Ideas for a Holistic Approach to Teaching High School Students with Special Needs

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Creating Interlinked Knowledge Webs

The goal of holistic learning consists of skills remediation, so the special education student can matriculate successfully with group instruction. To promote success individualized teacher-directed instruction targets a learner’s areas of need. Emphasis remains on the creation of large knowledge webs of interlinked ideas – in lieu of rote memorization of arbitrary information. The student masters a task’s finer points and eventually sequences them altogether at his own pace. A student can even independently move through the sequence by either system prompts or a visual schedule. The holistic resource room leads special learners to the discovery of their inner nature or own consciousness as their knowledge source. Scott H. Young notes: “Holistic learning is the opposite of rote memorization. Instead of learning through force, your goal is to create webs of information that link together.”

Learners in the holistic resource room use models based on chunks of understanding (constructs) to solve problems. The instructor, in this unconscious learning method, cannot break down learning into separate skills or portions. Students don’t even realize they are learning. Their knowledge unfolds each time through the adaptation and consumption of new relevant information – like an infant learning to speak. Even with a lot of missing information, as long as the student maintains a construct, he can solve a problem. Therefore, in order for the holistic resource room to prove effective for high school students, it must offer a model-friendly, language and print-laden accessible environment. Positive reinforcement and learner encouragement for efforts are paramount for success. Educators demonstrate enthusiastic, joyful and positive learning attitudes. Instead of attempting to control the process of learning, resource room educators assist or facilitate students with it. Through the guidance and assistance of the instructor, a student draws out his inner potential to develop his own creativity and learning ability to see the greater scope of things. The learner gets more than an information-based education, since he is developing his consciousness from within. The resource room helps the student weave his ideas into knowledge webs of concepts and subjects that are interrelated – through various different perspectives. The instructor aims to guide the student thinking process toward the relationship of things.

Visceralization, Metaphors and Exploration

Visceralization (an enhanced method of visualization) helps students understand how an abstract concept interacts. Begin with a pad of paper, and in pictures, sketch the relationship between several ideas (to compose a simple model). Ask learners about the sound, feel and look of a concept – its function and response. A second method involves the use of metaphors (linking two concepts that aren’t related) to tie together constructs. Metaphors, as an aid to building constructs, helps the student put together ideas, even if the model does not give accurate data. To facilitate the metaphor process, have students play a type of “that reminds me of” game that relates a concept. Students write down all ideas, regardless of how absurd or unrelated – to link ideas together that usually do not connect. This promotes student understanding by allowing the ability to view a new concept through known vantage points.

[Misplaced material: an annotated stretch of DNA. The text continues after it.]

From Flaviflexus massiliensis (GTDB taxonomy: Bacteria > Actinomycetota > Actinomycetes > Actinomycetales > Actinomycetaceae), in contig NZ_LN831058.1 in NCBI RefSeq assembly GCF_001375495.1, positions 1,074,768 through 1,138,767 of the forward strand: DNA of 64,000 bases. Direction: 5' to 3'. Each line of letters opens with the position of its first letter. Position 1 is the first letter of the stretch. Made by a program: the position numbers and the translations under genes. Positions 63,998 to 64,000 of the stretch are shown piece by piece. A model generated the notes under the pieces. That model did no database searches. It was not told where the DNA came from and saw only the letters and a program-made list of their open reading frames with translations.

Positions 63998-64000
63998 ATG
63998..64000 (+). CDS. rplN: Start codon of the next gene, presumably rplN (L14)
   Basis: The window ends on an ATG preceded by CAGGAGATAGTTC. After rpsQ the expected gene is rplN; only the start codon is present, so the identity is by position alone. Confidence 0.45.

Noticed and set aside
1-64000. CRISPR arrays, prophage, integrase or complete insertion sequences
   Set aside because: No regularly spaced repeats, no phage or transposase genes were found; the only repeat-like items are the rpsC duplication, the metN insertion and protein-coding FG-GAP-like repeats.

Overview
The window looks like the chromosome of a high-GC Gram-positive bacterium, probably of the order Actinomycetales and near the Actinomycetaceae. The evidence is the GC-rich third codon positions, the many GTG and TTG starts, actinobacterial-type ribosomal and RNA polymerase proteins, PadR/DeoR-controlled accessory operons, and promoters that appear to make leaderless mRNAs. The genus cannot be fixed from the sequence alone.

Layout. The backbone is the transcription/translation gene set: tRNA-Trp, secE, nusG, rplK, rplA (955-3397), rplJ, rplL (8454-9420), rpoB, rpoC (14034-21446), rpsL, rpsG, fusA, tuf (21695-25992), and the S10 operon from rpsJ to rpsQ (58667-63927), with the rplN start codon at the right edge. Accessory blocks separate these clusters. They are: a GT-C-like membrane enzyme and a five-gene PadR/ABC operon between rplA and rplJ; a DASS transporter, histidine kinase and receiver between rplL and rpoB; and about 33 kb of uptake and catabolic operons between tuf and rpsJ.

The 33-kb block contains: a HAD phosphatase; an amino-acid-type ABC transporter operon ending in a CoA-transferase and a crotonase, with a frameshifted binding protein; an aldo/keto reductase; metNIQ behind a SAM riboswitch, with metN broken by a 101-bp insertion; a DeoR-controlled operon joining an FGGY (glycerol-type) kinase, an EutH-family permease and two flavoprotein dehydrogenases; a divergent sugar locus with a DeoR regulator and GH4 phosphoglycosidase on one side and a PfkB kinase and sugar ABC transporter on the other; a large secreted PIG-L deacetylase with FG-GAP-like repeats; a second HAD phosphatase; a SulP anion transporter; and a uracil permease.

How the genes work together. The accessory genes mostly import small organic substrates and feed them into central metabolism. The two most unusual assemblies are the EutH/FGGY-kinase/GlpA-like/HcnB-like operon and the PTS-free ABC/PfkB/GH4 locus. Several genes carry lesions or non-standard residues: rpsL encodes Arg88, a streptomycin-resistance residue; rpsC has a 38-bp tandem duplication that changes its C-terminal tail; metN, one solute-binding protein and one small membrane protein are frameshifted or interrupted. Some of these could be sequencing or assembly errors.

When linking constructs together, it helps the student fill in the blanks. If the student is less than meticulous in the metaphor or visceral approach, exploration plays a vital role in the holistic resource room to refine final understanding. Exploration entails checking models, metaphors and constructs for any mistakes – dismissing models unrepresentative of learning, then filling in the blanks for increased comprehension. Explore by reviewing and testing the whole idea network – homework, tests and assignments – to clear up any errors or gaps in understanding. Further exploration involves studying notes and assigned readings that designate ideas.

Most ideas of holistic approach components are integrated together in an individualized program. For example, a language arts program in the resource room combines the components of reading and writing with experiences that stress oral language, reading/writing that is individualized and the discourse of written language and strategy lessons within a holistic framework. Within the class framework, the “strategy methods” is the only component that’s not a habitual part of the daily program. Use strategy methods only when a learner requires a specific skill (when the other four components remain ineffective). To increase student motivation, the instructor should model a variety of reading/writing exercises to promote comprehension:

  • field trips
  • informal lessons on reading/writing usage (how/why)
  • reading to students
  • labeling items in class
  • letting students dictate written products
  • incorporating written language into oral language
  • activity planning that promotes the utility of reading/writing

Group students in the resource room with similar instructional weaknesses. Organize class so a student can start on any one of the components right away (by either job or contract sheet). Instructors do not offer help until needed. Students spend all of their resource time on one component or the other – without the teacher initializing an activity for holistic learning in the high school resource room.